Kori Schake, an expert on civilian-military relations at the American Enterprise Institute, told CNN that the way the Constitution is written means that Trump would cease being commander in chief on Inauguration Day, even if no winner is formally declared in the election.
At that point in time, the military would have a new commander in chief, the speaker of the House of Representatives, regardless of the whether or not Trump remains physically located in the White House.
“There is the mechanism of governing, I have spoken to our defense leaders about this issue,” the Chairman of the House Armed Services Committee, Democrat Rep. Adam Smith, told CNN’s Erin Burnett Thursday.
“No matter what, President Trump is going to be President until January 20. There’s all manner of mischief he can do between here and there, he can’t just unilaterally overturn the election, so come January 20, he’s out, and all of the layers of government will no longer serve him,” Smith said.
“Does he try to order the military to defy that? What the military has made clear to me is they will not follow an unlawful order period. For instance, if the President had ordered them into a city, as he was threatening to do, they were prepared to say no that’s not a lawful order,” Smith added, saying “their oath is to the Constitution, much to Donald Trump’s chagrin it is not to him.”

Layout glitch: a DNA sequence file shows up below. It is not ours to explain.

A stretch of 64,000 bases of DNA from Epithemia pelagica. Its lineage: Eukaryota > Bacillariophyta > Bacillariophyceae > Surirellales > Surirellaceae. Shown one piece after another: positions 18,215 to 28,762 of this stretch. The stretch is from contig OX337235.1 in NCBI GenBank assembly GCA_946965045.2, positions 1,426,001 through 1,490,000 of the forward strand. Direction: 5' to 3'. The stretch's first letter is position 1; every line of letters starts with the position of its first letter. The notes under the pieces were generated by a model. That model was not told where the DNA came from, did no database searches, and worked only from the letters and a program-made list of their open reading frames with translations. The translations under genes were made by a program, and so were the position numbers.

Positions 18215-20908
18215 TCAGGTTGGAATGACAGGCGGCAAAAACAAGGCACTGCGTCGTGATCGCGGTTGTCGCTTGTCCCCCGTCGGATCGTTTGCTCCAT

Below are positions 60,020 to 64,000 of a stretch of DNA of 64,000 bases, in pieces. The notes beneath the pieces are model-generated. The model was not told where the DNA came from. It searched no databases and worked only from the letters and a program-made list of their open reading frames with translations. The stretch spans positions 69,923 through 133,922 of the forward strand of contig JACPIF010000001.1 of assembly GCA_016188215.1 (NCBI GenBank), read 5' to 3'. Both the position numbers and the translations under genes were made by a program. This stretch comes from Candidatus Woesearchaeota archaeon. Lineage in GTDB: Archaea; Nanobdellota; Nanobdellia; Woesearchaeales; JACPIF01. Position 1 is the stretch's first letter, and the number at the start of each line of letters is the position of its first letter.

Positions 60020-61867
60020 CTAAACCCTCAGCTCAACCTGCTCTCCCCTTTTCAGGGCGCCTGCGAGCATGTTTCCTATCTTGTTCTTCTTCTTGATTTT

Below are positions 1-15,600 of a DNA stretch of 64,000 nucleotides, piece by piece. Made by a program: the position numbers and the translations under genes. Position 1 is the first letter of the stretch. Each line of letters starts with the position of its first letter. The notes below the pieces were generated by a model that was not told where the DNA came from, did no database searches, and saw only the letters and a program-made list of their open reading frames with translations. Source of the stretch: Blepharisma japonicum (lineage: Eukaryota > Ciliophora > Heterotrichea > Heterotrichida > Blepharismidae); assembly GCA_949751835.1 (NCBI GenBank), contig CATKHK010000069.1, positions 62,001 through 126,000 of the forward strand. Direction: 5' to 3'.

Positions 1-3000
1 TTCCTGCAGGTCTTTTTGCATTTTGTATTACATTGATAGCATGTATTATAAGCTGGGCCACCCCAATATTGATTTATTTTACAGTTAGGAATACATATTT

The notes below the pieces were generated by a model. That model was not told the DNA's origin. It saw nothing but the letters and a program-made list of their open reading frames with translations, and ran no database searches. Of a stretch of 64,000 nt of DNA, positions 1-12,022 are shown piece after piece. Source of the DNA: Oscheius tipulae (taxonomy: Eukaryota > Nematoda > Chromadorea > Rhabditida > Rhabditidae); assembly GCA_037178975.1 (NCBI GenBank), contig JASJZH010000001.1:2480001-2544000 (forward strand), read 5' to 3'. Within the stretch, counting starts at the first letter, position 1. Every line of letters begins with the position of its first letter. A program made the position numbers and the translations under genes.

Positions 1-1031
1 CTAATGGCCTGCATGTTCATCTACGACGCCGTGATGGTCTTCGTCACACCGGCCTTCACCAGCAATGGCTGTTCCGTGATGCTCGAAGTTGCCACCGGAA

In his closing remarks during a virtual town hall Thursday, Milley encouraged US troops to remain apolitical.
“Stay apolitical and keep the Constitution close to your heart. Thanks for what you’re doing,” he said.

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FDA commissioner refuses to defend Trump claim that 99% of Covid-19 cases are ‘harmless’ – CNN

(CNN)The commissioner of the US Food and Drug Administration on Sunday declined to defend President Donald Trump’s unfounded claim that 99% of coronavirus cases are “totally harmless” and repeatedly refused to say whether Trump’s remark is true or false.

“I’m not going to get into who is right and who is wrong,” Dr. Stephen Hahn, a member of the White House coronavirus task force, told CNN’s Dana Bash on “State of the Union.”